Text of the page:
Title: 
Foundations of the Major--Discussion Session
Instructors: 

Megan Reynolds

Megan Reynolds profile picture
  • Title: English Graduate Student / GE
  • Phone: 541-346-1496
  • Office: 335 PLC
  • Office Hours: S20: F 10-1; email for quick response, or email to schedule Zoom mtg.
Department Section Description: 

This discussion section is a space to put the methodologies you learn in the lecture sessions into practice. We will use these weekly meetings to review and cement the concepts introduced in lecture, answer lingering concerns, and prepare for upcoming assignments. You might consider this discussion section as a way to clarify and engage more deeply with the material covered in lecture each week, as well as a space to think through topics you plan to address in your written assignments.

 

Fulfills: 

A & L

Arts & Letters (A&L) courses create meaningful opportunities for students to engage actively in the modes of inquiry that define a discipline. Courses are broad in scope and demonstrably liberal in nature (that is, courses that promote open inquiry from a variety of perspectives). Though some courses may focus on specialized subjects or approaches, there will be a substantial course content locating that subject in the broader context of the major issues of the discipline. Qualifying courses will not focus on teaching basic skills but will require the application or engagement of those skills through analysis and interpretation.

English Minor

English Minor courses offer students centuries of cultural experience and representation in poetry, prose, drama, film, TV, new media, and folk artifacts.  The English minor can focus and extend the values of a liberal arts education, while also providing extensive training in writing, speaking, and critical thinking.
 

Old Major: Foundations of the Major

Foundations of the English Major courses are for students beginning the major and for those seriously considering it, the ENG 301-2-3 sequence provides a common intellectual experience for majors and a foundation for future studies in English, American, and Anglophone literatures, media, and folklore.  A full year of study in the Foundations sequence is intended to give English majors a solid background in the theory, key debates, and critical reading practices of the discipline as well as a sense of the history of the different kinds of texts we study, from the Medieval period to the present.

Title: 
Foundations of the Major--Discussion Session
Instructors: 

Megan Reynolds

Megan Reynolds profile picture
  • Title: English Graduate Student / GE
  • Phone: 541-346-1496
  • Office: 335 PLC
  • Office Hours: S20: F 10-1; email for quick response, or email to schedule Zoom mtg.
Department Section Description: 

This discussion section is a space to put the methodologies you learn in the lecture sessions into practice. We will use these weekly meetings to review and cement the concepts introduced in lecture, answer lingering concerns, and prepare for upcoming assignments. You might consider this discussion section as a way to clarify and engage more deeply with the material covered in lecture each week, as well as a space to think through topics you plan to address in your written assignments.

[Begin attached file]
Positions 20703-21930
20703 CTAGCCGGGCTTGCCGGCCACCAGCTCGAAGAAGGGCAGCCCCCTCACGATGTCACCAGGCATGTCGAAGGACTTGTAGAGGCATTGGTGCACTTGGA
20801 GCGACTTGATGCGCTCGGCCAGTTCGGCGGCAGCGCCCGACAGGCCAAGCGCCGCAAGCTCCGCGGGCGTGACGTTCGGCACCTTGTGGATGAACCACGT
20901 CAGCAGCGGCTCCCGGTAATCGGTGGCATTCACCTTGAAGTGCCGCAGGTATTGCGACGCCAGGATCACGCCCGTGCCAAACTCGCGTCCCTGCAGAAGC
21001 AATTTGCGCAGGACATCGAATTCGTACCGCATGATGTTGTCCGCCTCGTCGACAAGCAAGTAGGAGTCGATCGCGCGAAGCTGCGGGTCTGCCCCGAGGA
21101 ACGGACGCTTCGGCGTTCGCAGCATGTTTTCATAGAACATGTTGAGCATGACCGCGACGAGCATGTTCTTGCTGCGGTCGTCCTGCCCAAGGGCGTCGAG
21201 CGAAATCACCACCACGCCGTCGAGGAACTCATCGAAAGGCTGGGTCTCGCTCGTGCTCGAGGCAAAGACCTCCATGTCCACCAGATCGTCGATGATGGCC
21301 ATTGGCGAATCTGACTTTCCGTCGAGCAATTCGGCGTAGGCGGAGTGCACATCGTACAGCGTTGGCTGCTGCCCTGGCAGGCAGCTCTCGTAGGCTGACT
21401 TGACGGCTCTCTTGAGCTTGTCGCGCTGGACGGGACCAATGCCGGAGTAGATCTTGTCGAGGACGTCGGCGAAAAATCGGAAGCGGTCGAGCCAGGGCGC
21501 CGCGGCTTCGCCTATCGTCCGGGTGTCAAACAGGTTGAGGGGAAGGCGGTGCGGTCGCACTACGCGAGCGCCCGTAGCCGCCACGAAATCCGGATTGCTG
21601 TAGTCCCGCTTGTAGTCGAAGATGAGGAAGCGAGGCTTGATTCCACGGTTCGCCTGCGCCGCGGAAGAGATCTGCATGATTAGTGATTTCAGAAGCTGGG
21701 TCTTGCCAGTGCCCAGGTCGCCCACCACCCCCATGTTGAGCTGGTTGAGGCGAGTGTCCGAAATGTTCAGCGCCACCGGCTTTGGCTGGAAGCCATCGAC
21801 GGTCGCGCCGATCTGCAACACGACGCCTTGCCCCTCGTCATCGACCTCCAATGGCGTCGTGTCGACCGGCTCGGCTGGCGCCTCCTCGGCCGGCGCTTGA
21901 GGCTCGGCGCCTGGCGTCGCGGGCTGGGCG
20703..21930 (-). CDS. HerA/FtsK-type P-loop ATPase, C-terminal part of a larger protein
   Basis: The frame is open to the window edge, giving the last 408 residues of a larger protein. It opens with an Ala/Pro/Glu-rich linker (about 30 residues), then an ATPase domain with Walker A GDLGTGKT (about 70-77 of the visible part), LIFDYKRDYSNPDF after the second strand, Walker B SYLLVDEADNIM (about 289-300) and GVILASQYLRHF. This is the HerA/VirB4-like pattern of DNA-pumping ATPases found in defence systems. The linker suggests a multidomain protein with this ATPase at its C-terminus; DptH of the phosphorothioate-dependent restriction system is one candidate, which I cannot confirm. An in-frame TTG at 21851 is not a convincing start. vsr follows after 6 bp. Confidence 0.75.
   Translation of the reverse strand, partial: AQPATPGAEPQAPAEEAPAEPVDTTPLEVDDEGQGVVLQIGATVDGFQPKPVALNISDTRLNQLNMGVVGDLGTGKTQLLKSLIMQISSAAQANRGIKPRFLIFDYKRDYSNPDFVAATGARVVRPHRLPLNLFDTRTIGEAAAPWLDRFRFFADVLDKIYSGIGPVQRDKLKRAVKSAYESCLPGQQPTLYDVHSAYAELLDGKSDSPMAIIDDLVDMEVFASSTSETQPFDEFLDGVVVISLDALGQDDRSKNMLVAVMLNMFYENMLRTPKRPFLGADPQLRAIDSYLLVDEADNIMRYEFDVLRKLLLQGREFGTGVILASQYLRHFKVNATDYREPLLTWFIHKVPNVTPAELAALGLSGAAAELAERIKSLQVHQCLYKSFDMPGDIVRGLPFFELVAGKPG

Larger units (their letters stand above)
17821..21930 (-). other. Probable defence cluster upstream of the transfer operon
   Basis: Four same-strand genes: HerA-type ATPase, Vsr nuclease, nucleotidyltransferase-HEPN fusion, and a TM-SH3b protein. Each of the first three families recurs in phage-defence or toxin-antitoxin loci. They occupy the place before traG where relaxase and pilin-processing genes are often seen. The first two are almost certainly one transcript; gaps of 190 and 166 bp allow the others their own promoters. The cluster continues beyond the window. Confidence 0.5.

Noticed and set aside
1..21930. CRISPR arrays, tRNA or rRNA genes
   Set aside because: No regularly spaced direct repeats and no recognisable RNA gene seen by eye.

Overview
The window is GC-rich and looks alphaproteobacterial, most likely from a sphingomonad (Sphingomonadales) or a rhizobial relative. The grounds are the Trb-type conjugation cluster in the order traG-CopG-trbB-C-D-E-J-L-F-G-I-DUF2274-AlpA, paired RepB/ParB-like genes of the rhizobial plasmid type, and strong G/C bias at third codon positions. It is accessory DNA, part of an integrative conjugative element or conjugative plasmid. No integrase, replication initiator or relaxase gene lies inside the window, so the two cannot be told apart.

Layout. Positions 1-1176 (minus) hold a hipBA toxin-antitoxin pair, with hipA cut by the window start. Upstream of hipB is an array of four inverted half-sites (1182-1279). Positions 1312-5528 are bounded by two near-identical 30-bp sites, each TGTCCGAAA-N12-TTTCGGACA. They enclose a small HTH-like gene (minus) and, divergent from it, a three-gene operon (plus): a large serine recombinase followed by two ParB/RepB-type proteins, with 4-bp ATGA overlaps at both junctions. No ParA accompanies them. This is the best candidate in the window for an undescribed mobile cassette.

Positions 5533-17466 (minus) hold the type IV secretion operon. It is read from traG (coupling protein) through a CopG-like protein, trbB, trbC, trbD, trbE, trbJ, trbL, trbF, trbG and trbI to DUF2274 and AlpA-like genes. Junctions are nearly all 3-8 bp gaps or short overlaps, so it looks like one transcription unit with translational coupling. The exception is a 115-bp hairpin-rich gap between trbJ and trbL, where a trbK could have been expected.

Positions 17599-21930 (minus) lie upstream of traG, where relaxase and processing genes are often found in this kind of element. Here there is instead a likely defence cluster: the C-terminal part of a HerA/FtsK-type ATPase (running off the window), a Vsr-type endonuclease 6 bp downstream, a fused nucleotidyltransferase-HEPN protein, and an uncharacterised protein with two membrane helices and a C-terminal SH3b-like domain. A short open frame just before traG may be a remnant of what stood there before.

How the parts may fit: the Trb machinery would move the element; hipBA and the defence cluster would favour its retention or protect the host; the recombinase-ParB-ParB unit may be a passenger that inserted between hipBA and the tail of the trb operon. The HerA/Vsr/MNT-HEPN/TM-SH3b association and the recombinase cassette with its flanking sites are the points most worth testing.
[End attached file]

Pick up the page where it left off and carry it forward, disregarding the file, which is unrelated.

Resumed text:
Fulfills: 

A & L

Arts & Letters (A&L) courses create meaningful opportunities for students to engage actively in the modes of inquiry that define a discipline. Courses are broad in scope and demonstrably liberal in nature (that is, courses that promote open inquiry from a variety of perspectives). Though some courses may focus on specialized subjects or approaches, there will be a substantial course content locating that subject in the broader context of the major issues of the discipline. Qualifying courses will not focus on teaching basic skills but will require the application or engagement of those skills through analysis and interpretation.

English Minor

English Minor courses offer students centuries of cultural experience and representation in poetry, prose, drama, film, TV, new media, and folk artifacts.  The English minor can focus and extend the values of a liberal arts education, while also providing extensive training in writing, speaking, and critical thinking.
 

Old Major: Foundations of the Major

Foundations of the English Major courses are for students beginning the major and for those seriously considering it, the ENG 301-2-3 sequence provides a common intellectual experience for majors and a foundation for future studies in English, American, and Anglophone literatures, media, and folklore.  A full year of study in the Foundations sequence is intended to give English majors a solid background in the theory, key debates, and critical reading practices of the discipline as well as a sense of the history of the different kinds of texts we study, from the Medieval period to the present.